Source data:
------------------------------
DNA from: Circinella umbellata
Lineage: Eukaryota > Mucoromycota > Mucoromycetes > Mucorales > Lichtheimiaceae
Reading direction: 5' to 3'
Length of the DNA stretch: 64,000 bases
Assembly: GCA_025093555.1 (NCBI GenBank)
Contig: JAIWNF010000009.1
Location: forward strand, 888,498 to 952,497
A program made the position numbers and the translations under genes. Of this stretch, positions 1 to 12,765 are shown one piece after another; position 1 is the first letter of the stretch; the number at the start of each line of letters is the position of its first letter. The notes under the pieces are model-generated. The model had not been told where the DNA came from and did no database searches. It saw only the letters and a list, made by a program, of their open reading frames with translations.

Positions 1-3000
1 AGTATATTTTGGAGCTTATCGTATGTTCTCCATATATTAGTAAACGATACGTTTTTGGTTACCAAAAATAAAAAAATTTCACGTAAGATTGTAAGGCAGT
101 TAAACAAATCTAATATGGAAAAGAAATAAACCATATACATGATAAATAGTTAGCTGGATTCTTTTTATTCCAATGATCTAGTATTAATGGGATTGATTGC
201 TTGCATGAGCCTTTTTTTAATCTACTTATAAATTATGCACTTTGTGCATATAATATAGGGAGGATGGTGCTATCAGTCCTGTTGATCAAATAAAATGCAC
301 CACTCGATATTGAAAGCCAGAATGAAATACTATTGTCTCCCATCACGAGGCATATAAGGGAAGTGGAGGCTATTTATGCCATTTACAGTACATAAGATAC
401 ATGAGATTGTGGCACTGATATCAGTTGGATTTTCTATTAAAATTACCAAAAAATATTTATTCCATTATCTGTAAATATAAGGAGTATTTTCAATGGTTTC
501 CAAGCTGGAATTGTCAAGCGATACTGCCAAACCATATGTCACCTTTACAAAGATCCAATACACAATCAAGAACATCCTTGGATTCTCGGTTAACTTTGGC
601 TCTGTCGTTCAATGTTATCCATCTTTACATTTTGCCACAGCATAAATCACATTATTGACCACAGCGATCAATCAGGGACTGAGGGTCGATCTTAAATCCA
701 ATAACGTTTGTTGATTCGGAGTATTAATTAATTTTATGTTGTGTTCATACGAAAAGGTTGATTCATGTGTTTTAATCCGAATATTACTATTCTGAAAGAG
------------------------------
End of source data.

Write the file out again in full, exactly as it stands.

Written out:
DNA from: Circinella umbellata
Lineage: Eukaryota > Mucoromycota > Mucoromycetes > Mucorales > Lichtheimiaceae
Reading direction: 5' to 3'
Length of the DNA stretch: 64,000 bases
Assembly: GCA_025093555.1 (NCBI GenBank)
Contig: JAIWNF010000009.1
Location: forward strand, 888,498 to 952,497
A program made the position numbers and the translations under genes. Of this stretch, positions 1 to 12,765 are shown one piece after another; position 1 is the first letter of the stretch; the number at the start of each line of letters is the position of its first letter. The notes under the pieces are model-generated. The model had not been told where the DNA came from and did no database searches. It saw only the letters and a list, made by a program, of their open reading frames with translations.

Positions 1-3000
1 AGTATATTTTGGAGCTTATCGTATGTTCTCCATATATTAGTAAACGATACGTTTTTGGTTACCAAAAATAAAAAAATTTCACGTAAGATTGTAAGGCAGT
101 TAAACAAATCTAATATGGAAAAGAAATAAACCATATACATGATAAATAGTTAGCTGGATTCTTTTTATTCCAATGATCTAGTATTAATGGGATTGATTGC
201 TTGCATGAGCCTTTTTTTAATCTACTTATAAATTATGCACTTTGTGCATATAATATAGGGAGGATGGTGCTATCAGTCCTGTTGATCAAATAAAATGCAC
301 CACTCGATATTGAAAGCCAGAATGAAATACTATTGTCTCCCATCACGAGGCATATAAGGGAAGTGGAGGCTATTTATGCCATTTACAGTACATAAGATAC
401 ATGAGATTGTGGCACTGATATCAGTTGGATTTTCTATTAAAATTACCAAAAAATATTTATTCCATTATCTGTAAATATAAGGAGTATTTTCAATGGTTTC
501 CAAGCTGGAATTGTCAAGCGATACTGCCAAACCATATGTCACCTTTACAAAGATCCAATACACAATCAAGAACATCCTTGGATTCTCGGTTAACTTTGGC
601 TCTGTCGTTCAATGTTATCCATCTTTACATTTTGCCACAGCATAAATCACATTATTGACCACAGCGATCAATCAGGGACTGAGGGTCGATCTTAAATCCA
701 ATAACGTTTGTTGATTCGGAGTATTAATTAATTTTATGTTGTGTTCATACGAAAAGGTTGATTCATGTGTTTTAATCCGAATATTACTATTCTGAAAGAG